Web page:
- Once a proposal has been submitted, turn the row grey
- If you are not pursuing a particular opportunity this year, turn it pink. If you remove it from the list, you might forget to look into it next year.
Proposal, LOI, or Report
Type in what the item is here: proposal, letter of inquiry (LOI), or report. This is helpful when you want to sort the sheet.
Type in how the funder wants this to be delivered. The options usually are only mail, hand deliver, email, or online system.
Put in the contact name and email address/phone number for the person you actually speak to at the funder’s office, not a figurehead like the board president.
We recommend putting in the link to the guidelines page, or the page that is most relevant to your request, so you are not wasting time clicking through their whole website when you are revisiting their guidelines.
Link to Folder with Helpful Things Like Online Application Templates
This column is for links to the Grant Center’s Google Drive funder folders with helpful information.
Estimated Notification Date
Many funders will tell you when they make their award/declination announcements. Many don’t! If you know, it can be helpful to have that information at your fingertips when you are doing budget planning.
Use this column for anything random you need to remember about the funder, such as excerpts from important emails, ideas for what to apply for, or feedback from the funder on your application.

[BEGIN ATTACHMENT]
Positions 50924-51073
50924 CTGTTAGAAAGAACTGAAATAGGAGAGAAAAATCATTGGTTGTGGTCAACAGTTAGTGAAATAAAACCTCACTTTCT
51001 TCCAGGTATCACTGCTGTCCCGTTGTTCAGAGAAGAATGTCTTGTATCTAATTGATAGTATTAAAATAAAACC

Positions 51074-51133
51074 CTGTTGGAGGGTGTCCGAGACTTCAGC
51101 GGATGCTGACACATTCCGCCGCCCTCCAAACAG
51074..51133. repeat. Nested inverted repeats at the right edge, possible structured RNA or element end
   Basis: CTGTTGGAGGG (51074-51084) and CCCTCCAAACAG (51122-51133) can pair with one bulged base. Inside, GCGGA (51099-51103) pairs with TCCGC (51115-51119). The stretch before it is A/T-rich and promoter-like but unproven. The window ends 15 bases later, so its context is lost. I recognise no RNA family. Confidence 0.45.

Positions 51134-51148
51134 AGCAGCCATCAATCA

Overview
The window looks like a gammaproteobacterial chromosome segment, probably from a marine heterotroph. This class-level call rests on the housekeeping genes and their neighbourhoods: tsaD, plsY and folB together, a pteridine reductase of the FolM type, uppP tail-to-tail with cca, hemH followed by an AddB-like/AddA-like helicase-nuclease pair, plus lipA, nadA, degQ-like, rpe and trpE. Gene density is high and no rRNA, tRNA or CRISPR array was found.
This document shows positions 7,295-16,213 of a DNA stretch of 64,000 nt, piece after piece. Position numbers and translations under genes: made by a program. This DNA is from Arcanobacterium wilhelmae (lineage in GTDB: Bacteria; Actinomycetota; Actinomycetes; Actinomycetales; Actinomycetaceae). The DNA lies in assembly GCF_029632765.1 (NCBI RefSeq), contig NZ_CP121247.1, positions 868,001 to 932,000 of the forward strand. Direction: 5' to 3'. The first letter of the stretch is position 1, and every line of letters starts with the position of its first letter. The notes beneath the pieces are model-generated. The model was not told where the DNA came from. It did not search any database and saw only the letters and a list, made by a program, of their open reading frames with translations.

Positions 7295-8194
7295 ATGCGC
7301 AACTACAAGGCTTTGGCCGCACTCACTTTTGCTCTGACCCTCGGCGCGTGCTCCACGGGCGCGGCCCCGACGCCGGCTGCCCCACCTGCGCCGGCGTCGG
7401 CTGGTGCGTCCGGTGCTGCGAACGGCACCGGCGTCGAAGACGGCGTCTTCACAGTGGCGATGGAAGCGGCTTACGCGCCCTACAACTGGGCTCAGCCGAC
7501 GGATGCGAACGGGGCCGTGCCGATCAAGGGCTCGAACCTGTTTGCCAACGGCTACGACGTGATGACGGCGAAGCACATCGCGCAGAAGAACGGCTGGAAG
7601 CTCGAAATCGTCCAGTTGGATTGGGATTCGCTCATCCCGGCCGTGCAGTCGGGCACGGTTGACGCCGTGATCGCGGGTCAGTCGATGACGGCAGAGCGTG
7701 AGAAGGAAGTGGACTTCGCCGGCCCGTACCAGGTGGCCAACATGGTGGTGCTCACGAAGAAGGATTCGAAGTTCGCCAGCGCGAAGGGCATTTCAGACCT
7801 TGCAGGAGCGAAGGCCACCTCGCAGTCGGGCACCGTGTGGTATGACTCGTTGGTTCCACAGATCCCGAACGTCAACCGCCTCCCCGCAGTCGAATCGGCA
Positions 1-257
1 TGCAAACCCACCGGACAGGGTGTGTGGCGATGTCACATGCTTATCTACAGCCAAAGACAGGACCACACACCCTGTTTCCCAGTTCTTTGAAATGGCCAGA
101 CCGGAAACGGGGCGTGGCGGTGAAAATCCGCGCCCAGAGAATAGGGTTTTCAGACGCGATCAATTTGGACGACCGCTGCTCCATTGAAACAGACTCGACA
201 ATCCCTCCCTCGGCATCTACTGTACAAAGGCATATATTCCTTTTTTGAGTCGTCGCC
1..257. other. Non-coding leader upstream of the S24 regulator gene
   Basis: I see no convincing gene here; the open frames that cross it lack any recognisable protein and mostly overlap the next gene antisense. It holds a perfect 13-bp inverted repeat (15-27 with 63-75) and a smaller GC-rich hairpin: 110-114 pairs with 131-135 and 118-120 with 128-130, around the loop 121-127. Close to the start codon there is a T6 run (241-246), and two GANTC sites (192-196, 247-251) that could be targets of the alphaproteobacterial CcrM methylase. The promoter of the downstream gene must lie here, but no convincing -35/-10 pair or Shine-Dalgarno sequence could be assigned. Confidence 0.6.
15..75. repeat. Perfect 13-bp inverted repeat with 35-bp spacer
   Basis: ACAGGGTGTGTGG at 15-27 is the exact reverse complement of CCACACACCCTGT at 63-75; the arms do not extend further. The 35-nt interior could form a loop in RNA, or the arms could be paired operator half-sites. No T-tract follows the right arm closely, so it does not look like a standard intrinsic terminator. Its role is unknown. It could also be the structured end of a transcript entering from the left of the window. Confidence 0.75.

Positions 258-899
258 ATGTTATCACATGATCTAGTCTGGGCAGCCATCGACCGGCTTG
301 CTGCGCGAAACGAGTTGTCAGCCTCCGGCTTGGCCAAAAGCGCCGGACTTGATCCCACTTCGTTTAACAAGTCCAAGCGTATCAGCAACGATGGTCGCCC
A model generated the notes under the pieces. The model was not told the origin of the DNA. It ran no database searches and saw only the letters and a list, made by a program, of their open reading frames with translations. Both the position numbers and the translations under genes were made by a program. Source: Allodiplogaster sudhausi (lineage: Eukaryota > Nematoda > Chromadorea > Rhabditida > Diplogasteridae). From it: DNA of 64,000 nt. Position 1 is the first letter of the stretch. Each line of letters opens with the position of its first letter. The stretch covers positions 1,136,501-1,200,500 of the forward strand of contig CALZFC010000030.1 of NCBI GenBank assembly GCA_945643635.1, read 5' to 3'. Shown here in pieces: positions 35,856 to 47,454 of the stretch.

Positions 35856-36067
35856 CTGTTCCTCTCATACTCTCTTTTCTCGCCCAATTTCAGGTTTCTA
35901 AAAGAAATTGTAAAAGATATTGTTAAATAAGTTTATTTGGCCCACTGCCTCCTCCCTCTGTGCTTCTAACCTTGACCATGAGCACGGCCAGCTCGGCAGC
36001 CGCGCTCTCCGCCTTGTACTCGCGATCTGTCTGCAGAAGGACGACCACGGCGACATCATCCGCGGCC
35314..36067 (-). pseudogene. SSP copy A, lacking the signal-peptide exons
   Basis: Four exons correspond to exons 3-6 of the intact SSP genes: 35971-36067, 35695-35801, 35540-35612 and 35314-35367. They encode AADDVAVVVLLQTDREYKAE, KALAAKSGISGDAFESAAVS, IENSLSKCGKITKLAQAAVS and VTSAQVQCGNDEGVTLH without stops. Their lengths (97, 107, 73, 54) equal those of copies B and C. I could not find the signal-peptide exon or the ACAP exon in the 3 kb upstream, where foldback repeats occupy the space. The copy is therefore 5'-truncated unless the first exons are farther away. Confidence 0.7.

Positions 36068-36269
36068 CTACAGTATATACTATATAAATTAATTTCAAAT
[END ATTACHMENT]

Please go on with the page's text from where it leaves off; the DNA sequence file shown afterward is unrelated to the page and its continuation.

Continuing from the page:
Funds Requested for What
This is where you put the name of your program/capital item, etc. that you are applying for.
Put in the amount you are requesting.
Put in the amount you receive. If you don’t get a grant, put in $0.
Some funders, like the National Endowment for the Arts, are very strict on when project activities can start. It’s handy to put this in the tracker so you don’t make a mistake and apply for something that will be finished by the time you would get an award.
History with Funder
Every year that you apply to a funder you can put in the amount that the funder gave you. This way the history is always easy to find, and you can make decisions about letting a funder go if you see that you received no grants from them for several years in a row.
Link to Online Application
When you start an online application, you can use this column to paste in the link to the login page. It can be difficult to find the link to an online form, so if you have it you won’t be stuck starting a new application in order to get into the form. We have pre-populated this tracker with some of the more common login links.
Put in your username and password for each online application here. It’s definitely best to keep this information here, rather than in a separate document that nobody in your organization can find when needed! 😉
Have any questions, or want to simply drop the Grant Center team a line? Contact email@example.com.